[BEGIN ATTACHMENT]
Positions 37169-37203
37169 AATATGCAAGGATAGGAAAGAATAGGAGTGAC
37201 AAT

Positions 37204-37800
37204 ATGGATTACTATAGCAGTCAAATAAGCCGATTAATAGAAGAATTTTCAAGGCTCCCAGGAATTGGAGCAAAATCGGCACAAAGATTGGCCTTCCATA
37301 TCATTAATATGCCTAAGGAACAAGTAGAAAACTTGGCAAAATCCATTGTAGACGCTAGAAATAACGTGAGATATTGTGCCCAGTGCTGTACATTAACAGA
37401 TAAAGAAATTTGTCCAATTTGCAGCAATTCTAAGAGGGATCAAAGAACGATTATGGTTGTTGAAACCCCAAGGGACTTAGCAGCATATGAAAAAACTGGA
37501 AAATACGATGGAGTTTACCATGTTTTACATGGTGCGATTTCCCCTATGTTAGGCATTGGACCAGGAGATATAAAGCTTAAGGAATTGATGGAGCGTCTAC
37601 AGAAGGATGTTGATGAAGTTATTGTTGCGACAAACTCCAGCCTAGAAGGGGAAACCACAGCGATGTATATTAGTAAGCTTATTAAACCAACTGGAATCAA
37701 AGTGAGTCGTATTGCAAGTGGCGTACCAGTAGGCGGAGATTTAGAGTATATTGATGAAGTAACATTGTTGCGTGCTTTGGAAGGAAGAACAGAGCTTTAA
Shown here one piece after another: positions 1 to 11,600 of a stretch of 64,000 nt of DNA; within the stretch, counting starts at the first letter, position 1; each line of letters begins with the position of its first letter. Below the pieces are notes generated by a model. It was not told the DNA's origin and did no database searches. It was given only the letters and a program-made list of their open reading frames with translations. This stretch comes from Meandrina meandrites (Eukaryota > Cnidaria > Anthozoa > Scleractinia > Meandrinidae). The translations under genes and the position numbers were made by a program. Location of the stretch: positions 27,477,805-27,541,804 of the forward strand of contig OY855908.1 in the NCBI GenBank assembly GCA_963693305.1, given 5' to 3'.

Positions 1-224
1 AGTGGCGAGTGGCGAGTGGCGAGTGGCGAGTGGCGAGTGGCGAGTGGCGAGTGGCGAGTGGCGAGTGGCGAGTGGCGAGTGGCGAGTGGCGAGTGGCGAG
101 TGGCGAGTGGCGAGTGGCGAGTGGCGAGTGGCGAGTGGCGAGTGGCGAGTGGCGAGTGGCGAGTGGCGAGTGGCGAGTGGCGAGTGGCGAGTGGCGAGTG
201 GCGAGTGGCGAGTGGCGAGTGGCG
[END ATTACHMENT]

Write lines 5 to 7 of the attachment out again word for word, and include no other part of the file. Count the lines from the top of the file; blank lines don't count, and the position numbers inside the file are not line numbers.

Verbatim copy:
37204 ATGGATTACTATAGCAGTCAAATAAGCCGATTAATAGAAGAATTTTCAAGGCTCCCAGGAATTGGAGCAAAATCGGCACAAAGATTGGCCTTCCATA
37301 TCATTAATATGCCTAAGGAACAAGTAGAAAACTTGGCAAAATCCATTGTAGACGCTAGAAATAACGTGAGATATTGTGCCCAGTGCTGTACATTAACAGA
37401 TAAAGAAATTTGTCCAATTTGCAGCAATTCTAAGAGGGATCAAAGAACGATTATGGTTGTTGAAACCCCAAGGGACTTAGCAGCATATGAAAAAACTGGA